yasukuni shrine

World War II brought with it, something of an anomaly when it came to Japanese pilots…the Kamikaze pilot. It is said that these men “volunteered” for these mission. In an act that can only be described as insane, they flew their fighter planes straight into the ships of the enemy. Most people can’t imagine doing such a thing, and we might even assume that these pilots were really wanting to commit suicide. Most often that was not the case, although I suppose there may have been some who wanted to go down in “a blaze of glory” for their country.

The Japanese government had a unique way of accomplishing what they wanted done. When the new soldiers came into the camps, they were given a piece of paper with three options listed on it. They could volunteer willingly, simply volunteer, or not volunteer. Because the pilots names were on the papers, they felt intimidated. The pressure was intense, and not only to volunteer as kamikaze pilots, but they would jump off a cliff so that they would not be captured. I guess I can understand the fear of capture, but I don’t know that I could take my own life as a means of escaping capture. Most people have such a strong survival instinct that in situations that seem hopeless, they would rather sacrifice a limb than their lives. In fact one such case, a man had been fishing when a boulder rolled down a hill and pinned his hand. He tried everything he could think of to free his hand, and then when there was no other option, he actually chewed his hand off, and got himself to the hospital for treatment. You might say, “well, his hand was probably dead anyway,” and you might be right, but would that inspire you to chew your hand off? I don’t think so, nevertheless, he did it, in order to live. And yet, these Kamikaze pilots flew into planes, ships, or buildings to take out as many people as they could, and in the event of being overtaken by the enemy, they chose suicide.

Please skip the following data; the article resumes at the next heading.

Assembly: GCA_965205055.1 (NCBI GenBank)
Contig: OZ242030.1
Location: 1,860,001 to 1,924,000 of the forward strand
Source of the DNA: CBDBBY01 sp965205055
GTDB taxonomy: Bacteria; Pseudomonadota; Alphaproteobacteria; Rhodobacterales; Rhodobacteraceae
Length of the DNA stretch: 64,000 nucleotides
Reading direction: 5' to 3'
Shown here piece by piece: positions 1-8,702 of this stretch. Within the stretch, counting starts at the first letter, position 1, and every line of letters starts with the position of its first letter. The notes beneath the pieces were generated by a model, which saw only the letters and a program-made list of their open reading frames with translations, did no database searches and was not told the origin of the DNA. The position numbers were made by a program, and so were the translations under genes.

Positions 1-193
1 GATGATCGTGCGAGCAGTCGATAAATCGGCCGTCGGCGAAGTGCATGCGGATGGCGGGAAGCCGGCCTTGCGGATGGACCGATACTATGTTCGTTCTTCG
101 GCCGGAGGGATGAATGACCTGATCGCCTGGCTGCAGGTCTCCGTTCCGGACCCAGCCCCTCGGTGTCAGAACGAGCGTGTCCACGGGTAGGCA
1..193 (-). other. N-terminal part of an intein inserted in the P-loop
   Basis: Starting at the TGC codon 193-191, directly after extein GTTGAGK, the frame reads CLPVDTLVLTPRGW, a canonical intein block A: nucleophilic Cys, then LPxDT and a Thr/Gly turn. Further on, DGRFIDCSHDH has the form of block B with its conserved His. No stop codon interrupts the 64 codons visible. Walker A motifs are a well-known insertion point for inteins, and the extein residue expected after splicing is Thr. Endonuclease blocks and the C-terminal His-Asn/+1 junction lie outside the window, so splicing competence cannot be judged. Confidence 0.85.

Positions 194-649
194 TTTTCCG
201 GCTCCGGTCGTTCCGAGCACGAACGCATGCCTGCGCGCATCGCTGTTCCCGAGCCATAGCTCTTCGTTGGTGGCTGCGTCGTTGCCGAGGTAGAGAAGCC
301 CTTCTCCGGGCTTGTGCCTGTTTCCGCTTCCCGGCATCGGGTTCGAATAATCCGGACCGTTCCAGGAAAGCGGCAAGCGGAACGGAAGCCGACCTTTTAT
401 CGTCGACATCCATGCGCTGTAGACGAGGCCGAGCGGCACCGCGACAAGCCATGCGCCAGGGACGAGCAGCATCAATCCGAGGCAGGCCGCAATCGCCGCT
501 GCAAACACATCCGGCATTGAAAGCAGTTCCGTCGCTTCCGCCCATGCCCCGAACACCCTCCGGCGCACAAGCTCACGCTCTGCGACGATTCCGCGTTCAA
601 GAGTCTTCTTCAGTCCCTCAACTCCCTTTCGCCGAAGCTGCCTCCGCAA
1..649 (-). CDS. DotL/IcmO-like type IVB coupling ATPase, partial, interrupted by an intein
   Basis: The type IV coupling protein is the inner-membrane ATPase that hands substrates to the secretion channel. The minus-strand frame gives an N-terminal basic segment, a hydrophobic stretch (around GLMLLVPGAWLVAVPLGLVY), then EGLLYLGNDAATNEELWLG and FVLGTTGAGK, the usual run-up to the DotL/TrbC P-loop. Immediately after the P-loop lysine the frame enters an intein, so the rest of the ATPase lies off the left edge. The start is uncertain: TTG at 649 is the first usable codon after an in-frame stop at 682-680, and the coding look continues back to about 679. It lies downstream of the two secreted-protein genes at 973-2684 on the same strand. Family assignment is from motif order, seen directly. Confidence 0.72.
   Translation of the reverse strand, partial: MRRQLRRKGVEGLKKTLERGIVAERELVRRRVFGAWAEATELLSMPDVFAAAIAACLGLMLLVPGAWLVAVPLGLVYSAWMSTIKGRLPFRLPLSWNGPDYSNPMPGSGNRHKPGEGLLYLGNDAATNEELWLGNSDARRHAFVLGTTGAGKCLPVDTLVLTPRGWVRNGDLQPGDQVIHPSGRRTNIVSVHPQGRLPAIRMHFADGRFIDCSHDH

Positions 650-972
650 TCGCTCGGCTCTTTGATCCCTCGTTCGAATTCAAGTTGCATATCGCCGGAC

Of course, their beliefs were similar to those of the Muslim suicide bombers. They somehow think that there is honor in these acts. In reality, the Kamikaze pilot doesn’t even think about the enemy. It’s really not about the enemy. They think about the “honor” they have been given to give up their life for the emperor. Well, I would give up my life rather than turn my back on God, and I suppose that is sort of what they are doing, but when the country’s leader becomes your “god,” you are already in a lot of trouble. That is basically the position the Kamikaze pilots found themselves in. They had been conditioned to unquestioningly die for the emperor. Kamikaze Pilots Believed They Would Meet Again At The Yasukuni Shrine…similar to the seventy virgins, I guess. The only soldiers who were exempt from being Kamikaze pilots were firstborn sons. The only other way out was engine trouble, in which case, they could live to die another day. Some of the pilots even faked engine trouble to stay alive, but in the end, they hated themselves so much for doing so, that on the next mission, they did their “duty” to their emperor. Amazing, isn’t it?

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